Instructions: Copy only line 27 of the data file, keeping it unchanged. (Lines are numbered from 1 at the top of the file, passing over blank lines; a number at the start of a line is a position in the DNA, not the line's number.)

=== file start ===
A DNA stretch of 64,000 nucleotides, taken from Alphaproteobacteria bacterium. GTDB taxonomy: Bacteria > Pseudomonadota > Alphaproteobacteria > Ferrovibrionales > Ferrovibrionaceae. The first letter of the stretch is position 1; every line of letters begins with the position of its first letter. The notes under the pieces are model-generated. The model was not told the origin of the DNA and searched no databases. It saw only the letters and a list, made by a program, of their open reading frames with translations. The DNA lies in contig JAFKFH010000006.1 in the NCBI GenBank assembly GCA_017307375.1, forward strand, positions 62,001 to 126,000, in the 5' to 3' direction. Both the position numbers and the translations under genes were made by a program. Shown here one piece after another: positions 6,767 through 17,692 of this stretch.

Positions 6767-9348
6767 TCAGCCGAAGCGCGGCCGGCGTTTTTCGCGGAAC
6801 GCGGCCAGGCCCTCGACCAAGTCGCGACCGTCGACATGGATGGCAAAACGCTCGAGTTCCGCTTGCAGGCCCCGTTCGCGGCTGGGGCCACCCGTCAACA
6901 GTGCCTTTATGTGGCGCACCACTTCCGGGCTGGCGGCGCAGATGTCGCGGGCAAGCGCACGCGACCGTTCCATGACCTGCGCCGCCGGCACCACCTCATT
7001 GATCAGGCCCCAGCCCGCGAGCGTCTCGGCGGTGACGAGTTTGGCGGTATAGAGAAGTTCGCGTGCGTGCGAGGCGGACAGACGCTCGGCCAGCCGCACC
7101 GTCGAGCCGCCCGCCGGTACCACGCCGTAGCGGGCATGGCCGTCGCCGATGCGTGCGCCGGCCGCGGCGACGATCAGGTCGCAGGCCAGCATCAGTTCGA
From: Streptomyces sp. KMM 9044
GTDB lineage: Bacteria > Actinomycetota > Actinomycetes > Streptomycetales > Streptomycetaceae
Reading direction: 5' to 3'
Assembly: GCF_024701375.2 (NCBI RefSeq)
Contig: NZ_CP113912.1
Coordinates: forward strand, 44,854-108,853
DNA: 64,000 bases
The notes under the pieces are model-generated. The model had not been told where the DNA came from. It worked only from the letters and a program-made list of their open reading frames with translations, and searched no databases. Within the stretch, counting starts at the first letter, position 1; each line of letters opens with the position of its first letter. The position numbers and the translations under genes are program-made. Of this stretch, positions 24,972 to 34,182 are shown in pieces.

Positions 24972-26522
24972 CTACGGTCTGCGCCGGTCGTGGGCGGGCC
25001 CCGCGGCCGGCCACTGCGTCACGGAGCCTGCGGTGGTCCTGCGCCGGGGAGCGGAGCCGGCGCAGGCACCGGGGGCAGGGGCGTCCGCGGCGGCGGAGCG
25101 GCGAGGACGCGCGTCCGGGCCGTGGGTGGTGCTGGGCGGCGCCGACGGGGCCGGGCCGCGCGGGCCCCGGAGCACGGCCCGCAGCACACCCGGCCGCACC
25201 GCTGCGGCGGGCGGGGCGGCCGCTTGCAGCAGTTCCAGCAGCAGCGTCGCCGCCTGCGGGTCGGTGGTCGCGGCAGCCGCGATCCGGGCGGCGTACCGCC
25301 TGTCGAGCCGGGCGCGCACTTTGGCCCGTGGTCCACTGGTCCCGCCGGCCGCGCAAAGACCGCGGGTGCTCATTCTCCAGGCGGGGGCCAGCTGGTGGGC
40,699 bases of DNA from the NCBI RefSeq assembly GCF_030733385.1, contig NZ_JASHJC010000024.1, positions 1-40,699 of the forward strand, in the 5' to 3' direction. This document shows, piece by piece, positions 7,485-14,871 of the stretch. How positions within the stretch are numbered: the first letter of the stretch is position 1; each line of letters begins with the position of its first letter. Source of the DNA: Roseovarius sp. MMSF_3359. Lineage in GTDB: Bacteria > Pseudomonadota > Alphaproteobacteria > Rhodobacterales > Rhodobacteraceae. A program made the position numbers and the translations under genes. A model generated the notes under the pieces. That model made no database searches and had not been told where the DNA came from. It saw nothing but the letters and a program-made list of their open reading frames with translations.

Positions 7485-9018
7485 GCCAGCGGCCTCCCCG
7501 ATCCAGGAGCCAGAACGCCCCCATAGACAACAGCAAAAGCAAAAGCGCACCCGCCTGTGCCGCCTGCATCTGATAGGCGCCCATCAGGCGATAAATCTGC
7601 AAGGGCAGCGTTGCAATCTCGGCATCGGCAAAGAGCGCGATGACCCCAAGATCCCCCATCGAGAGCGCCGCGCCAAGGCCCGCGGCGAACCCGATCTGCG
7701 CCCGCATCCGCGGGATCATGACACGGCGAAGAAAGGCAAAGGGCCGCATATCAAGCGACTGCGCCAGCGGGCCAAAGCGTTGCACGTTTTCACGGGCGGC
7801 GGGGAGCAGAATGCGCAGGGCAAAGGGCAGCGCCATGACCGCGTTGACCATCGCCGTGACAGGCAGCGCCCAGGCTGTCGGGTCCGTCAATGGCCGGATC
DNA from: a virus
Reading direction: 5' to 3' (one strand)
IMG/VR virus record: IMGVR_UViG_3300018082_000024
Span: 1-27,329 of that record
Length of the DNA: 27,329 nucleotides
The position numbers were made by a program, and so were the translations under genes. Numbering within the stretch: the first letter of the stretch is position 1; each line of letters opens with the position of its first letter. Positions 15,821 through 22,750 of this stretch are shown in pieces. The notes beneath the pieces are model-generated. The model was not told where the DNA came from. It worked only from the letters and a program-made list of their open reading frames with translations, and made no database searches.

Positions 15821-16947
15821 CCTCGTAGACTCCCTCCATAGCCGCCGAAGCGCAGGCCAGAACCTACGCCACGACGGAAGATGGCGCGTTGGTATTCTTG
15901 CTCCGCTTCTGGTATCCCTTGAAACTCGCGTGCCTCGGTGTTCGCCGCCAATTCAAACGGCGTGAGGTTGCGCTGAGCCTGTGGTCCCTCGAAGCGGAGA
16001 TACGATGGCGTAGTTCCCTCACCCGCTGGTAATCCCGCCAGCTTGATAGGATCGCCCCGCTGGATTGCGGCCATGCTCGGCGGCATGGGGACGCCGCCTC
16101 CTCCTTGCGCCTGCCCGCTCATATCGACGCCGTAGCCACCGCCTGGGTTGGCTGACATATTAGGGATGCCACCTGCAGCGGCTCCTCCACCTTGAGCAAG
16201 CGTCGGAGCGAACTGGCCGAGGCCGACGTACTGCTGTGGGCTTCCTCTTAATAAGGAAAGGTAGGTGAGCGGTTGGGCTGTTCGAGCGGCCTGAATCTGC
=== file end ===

7701 CCCGCATCCGCGGGATCATGACACGGCGAAGAAAGGCAAAGGGCCGCATATCAAGCGACTGCGCCAGCGGGCCAAAGCGTTGCACGTTTTCACGGGCGGC